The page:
Most children are very bendy compared to older people, as children get older their joints become less bendy.
The term Joint Hypermobility can describe a wide range of children with flexible joints.
At one end of the range are children who are hypermobile and may benefit from their flexible joints. They may be able to use their hypermobility to excel in areas such as gymnastics, dance, swimming or athletics. Most children with hypermobile joints do not need support with everyday activities.
At the other end of the scale are people who experience pain and their joints may dislocate.
Common parental concerns
Children may initially take longer to achieve crawling, walking and running and may be more likely to bottom shuffle.
Other frequent findings are:
- Clumsiness and frequent falls
- Flat feet
- Clicky joints
- Reluctance to walk longer distances
- Difficulty with handwriting, hold a knife and fork, and dressing
Is there cause for concern?
Many children who are hypermobile experience no symptoms or difficulties and being hypermobile is beneficial in a lot of sports.
It is not fully understood why some children have more symptoms than others and it is not necessarily related to the degree of hypermobility. However, it is believed that these problems are related to poor muscle strength, poor muscle stamina and poor control of joint movement, not the hypermobility itself.
What can I do to help?
As the symptoms are understood to be related to weaker muscles and that the joints may be less stable, muscles need to work harder and therefore it is particularly important to focus on being healthy, strong and fit. The stronger and fitter your child is, the better for their hypermobility and general wellbeing. Ensure your child does not get overweight as this may stress muscles and joints more.
Activities and play to build strengthen
Encourage normal everyday activities and play, for example:
If muscle pain after exercise is a problem, your child should not stop being active but pacing activities may help. Pacing means to gradually increase an activity in order to achieve a goal. Don’t do too much activity on one day but spread it throughout the week and focus on building more strength and fitness.
Your child needs to build their muscle strength, which takes time and most importantly, practice. Doing physical activities helps to strengthen their muscles. There are lots of ways to be active, have fun and keep healthy, whilst making sure that you can help your child reach their potential, regardless of any diagnosis or needs.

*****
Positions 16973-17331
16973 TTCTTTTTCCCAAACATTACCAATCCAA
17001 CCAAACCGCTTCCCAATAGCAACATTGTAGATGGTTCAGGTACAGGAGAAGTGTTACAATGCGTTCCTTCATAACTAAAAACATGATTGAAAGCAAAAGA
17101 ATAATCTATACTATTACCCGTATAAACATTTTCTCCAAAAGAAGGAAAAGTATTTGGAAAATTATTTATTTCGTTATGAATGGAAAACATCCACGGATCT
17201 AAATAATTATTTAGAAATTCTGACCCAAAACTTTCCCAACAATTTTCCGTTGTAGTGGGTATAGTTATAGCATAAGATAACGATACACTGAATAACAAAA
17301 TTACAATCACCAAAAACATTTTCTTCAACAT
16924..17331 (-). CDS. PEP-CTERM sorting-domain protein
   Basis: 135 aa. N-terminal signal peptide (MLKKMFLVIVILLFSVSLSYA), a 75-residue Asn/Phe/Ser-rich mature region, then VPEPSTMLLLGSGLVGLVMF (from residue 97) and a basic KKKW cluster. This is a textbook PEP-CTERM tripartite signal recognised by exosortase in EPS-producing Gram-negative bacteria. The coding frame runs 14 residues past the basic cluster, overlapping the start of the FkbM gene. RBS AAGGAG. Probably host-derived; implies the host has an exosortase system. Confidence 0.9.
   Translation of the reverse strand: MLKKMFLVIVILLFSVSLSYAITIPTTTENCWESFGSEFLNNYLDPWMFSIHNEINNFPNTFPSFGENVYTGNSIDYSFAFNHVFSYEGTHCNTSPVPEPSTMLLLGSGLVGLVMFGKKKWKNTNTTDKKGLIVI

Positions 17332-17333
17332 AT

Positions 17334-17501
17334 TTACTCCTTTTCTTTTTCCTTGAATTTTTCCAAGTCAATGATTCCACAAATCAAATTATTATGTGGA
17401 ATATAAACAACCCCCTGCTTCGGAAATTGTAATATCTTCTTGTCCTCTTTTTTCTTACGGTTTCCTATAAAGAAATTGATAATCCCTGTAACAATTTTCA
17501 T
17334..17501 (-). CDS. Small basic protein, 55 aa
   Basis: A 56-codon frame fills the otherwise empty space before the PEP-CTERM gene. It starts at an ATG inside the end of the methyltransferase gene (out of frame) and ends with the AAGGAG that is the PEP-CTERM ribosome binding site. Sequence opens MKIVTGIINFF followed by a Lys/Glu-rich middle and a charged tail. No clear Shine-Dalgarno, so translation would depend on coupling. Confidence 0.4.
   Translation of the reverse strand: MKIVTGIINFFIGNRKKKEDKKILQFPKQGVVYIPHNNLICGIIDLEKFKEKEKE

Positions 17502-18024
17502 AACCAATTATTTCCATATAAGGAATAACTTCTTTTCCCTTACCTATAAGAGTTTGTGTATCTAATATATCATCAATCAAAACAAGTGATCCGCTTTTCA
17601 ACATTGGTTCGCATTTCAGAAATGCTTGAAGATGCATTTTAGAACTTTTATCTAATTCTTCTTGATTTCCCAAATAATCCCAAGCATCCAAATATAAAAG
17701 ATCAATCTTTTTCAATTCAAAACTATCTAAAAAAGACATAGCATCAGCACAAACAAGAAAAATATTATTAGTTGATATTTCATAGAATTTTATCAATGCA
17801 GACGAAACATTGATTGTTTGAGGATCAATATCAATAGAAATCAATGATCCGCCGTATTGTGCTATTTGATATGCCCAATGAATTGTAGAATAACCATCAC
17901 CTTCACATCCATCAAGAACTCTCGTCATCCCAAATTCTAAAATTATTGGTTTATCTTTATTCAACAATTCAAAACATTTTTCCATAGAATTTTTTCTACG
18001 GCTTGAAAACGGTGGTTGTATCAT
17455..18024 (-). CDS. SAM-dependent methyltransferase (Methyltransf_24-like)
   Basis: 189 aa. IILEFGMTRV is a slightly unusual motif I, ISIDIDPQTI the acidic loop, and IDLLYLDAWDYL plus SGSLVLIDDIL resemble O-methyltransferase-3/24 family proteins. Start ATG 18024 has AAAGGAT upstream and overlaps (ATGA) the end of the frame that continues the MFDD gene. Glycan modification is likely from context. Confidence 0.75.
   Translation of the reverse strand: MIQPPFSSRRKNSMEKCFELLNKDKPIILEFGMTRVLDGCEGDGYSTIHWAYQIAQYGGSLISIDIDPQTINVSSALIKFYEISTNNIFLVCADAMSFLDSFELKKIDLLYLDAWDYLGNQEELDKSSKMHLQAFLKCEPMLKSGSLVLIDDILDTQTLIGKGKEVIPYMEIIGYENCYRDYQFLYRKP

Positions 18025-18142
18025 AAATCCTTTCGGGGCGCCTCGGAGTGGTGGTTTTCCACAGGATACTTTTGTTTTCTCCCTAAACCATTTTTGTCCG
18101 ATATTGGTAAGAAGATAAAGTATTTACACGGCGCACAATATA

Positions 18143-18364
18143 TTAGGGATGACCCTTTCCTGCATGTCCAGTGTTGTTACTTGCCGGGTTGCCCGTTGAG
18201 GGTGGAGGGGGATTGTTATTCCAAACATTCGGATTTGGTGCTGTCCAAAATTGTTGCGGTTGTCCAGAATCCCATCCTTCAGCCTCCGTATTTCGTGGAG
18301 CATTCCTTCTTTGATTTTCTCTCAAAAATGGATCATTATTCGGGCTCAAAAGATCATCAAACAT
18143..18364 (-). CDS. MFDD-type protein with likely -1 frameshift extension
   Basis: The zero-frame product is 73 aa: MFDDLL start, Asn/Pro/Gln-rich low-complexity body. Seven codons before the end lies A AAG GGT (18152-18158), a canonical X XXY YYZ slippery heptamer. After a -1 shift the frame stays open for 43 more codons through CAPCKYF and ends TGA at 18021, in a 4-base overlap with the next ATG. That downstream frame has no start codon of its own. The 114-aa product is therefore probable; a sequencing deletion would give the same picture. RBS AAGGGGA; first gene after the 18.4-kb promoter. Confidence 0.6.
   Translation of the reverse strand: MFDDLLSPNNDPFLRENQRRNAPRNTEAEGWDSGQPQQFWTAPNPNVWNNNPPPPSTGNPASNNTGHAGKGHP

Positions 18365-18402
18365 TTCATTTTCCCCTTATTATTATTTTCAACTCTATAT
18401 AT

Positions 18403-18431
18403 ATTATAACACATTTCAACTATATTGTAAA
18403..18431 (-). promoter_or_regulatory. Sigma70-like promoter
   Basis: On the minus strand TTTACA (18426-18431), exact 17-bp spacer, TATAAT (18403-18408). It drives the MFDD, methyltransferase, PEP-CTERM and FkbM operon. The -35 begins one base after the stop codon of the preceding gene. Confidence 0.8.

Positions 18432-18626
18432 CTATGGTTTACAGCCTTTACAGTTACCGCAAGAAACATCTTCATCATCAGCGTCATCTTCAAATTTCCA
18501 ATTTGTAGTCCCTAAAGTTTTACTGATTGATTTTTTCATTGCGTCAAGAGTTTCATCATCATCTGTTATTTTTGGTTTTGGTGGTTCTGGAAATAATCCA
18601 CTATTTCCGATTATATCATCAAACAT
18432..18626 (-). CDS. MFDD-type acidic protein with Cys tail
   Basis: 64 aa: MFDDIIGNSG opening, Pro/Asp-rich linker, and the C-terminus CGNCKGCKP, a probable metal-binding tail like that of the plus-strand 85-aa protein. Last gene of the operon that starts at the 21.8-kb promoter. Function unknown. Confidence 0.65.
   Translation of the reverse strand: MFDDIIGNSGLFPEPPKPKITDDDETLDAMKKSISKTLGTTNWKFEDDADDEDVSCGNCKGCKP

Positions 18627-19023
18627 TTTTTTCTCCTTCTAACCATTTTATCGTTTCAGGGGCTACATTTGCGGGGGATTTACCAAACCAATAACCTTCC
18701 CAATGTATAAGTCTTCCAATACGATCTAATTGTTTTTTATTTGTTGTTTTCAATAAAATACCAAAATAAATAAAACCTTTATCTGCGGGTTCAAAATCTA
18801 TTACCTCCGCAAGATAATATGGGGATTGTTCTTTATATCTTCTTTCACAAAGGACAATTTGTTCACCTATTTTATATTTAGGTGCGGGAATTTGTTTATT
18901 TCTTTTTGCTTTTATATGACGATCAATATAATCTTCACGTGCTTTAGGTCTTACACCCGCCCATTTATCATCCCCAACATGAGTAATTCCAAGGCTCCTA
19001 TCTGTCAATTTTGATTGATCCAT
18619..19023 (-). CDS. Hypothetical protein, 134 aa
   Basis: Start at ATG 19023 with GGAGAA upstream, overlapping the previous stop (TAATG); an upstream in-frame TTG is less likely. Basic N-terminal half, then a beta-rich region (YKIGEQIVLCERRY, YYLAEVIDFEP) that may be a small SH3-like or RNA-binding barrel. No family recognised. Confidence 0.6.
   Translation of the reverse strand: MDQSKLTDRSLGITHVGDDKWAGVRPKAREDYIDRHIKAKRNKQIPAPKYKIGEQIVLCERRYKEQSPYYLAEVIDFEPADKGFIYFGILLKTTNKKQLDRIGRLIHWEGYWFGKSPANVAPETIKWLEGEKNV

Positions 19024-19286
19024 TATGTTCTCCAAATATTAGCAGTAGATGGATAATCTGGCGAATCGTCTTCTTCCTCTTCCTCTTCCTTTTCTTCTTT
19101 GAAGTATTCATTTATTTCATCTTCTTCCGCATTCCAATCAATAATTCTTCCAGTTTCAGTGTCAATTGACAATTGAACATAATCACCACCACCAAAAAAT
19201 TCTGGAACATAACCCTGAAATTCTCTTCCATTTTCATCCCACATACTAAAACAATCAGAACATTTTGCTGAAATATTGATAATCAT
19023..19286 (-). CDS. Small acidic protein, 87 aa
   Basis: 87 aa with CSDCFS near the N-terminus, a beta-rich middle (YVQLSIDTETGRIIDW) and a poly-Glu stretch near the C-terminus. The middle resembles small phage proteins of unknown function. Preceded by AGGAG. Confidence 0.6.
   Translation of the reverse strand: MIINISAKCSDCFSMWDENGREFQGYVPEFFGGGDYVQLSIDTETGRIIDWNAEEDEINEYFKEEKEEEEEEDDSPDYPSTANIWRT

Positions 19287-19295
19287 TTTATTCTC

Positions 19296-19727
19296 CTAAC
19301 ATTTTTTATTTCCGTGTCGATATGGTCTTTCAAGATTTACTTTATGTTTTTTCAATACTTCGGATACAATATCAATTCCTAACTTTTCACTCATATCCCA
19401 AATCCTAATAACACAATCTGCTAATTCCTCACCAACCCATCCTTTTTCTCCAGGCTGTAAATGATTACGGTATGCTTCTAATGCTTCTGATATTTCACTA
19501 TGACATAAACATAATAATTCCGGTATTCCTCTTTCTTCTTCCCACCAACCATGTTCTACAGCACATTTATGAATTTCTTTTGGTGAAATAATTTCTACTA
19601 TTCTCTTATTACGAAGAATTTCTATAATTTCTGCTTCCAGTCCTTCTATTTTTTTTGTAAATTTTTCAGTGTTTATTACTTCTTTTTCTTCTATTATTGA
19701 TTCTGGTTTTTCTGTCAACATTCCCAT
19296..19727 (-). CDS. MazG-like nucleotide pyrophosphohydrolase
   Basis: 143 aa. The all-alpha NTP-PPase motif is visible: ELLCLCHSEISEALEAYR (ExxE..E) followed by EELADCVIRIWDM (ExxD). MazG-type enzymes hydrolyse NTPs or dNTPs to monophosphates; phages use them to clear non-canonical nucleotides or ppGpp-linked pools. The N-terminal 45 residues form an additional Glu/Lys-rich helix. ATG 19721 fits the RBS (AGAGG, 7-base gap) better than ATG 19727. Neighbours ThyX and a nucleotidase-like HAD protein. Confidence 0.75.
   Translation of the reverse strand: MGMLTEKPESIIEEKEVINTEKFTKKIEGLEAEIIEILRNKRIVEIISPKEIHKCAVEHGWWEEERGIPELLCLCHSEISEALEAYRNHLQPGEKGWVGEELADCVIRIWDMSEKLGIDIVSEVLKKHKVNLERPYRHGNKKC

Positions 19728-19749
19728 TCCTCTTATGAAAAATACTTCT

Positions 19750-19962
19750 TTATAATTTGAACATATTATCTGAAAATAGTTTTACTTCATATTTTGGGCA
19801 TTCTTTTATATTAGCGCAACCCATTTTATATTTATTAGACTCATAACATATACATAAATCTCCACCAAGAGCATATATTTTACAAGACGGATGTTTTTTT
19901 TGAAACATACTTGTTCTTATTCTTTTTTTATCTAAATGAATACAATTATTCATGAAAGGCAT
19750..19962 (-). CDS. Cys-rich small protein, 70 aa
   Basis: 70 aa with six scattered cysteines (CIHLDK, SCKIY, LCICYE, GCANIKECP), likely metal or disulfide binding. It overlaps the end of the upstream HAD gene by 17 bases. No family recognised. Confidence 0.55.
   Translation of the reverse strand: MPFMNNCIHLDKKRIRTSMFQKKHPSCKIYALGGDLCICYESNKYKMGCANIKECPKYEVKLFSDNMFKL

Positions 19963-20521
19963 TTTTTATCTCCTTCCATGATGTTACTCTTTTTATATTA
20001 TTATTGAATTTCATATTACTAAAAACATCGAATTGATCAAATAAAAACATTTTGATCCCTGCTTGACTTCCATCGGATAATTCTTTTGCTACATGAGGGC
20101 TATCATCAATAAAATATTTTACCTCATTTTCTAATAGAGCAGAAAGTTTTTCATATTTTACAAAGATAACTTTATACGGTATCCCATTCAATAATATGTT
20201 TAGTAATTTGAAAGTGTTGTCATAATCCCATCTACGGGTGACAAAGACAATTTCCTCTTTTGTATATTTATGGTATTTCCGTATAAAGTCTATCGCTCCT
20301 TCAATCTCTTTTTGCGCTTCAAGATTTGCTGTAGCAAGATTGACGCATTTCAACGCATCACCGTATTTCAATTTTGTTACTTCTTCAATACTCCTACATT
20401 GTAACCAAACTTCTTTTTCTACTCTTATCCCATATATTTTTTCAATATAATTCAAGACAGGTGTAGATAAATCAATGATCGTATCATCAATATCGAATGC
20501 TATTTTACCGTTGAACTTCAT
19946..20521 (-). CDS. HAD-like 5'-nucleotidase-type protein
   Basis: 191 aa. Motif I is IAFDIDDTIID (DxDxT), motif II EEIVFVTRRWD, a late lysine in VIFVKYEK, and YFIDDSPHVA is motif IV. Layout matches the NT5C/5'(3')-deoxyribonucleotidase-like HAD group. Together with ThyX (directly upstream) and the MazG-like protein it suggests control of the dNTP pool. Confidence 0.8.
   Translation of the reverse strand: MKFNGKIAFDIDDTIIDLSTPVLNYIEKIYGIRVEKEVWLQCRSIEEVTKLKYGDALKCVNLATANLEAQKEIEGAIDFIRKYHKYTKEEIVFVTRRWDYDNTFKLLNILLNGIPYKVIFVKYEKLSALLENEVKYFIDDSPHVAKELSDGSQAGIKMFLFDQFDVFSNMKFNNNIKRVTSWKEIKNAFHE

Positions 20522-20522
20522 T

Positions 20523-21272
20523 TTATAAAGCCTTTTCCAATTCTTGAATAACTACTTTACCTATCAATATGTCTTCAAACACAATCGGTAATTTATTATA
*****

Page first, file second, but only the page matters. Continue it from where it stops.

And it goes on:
Sports and activities
Keeping active and strong is important and helps reduce joint pain as fitness and balance improve over time.
Make sure your child warms up and cools down when playing sports. It is good to encourage them to have a variety of different sports and activities rather than concentrating on just one sport.
The stronger your child is, the more their muscles can protect their joints.
Your child should avoid doing “party tricks”, such as showing their friends and family how much they can bend, as this may over stretch their joints.
Think about ways to protect their joint, such as:
To avoid knee pain, your child should stand with their knees straight and not in the over-extended position
To avoid wrist and elbow pain when opening doors, your child should use their body and not their hands
Children should try to wear supportive trainers and shoes, especially when their feet or knees are achy. A good foot position can help to relieve knee and leg pain. It may be helpful to wear trainers for PE instead of plimsolls (school pumps). The trainers should have a firm back at the heel and offer good support.
All children benefit from supportive footwear, especially if they have flat feet.
When you are buying shoes look for the following:
- Shoes which are stiff around the heel
- A sturdy sole to act as a shock absorber
- Soft uppers, preferably with laces or buckles, that support the whole foot
- Boots that fasten with laces are often very effective and comfortable
This does not mean that other shoes cannot be worn for short periods of time or special occasions.
Try to avoid:
- Shoes with no support around the heel
- Thin soles
- Shallow uppers (too low at the back and sides)
- Slip-on shoes or boots
Who to talk to if you have concerns
If necessary, they can refer your child to a community paediatrician, who will assess them and try to identify any developmental problems.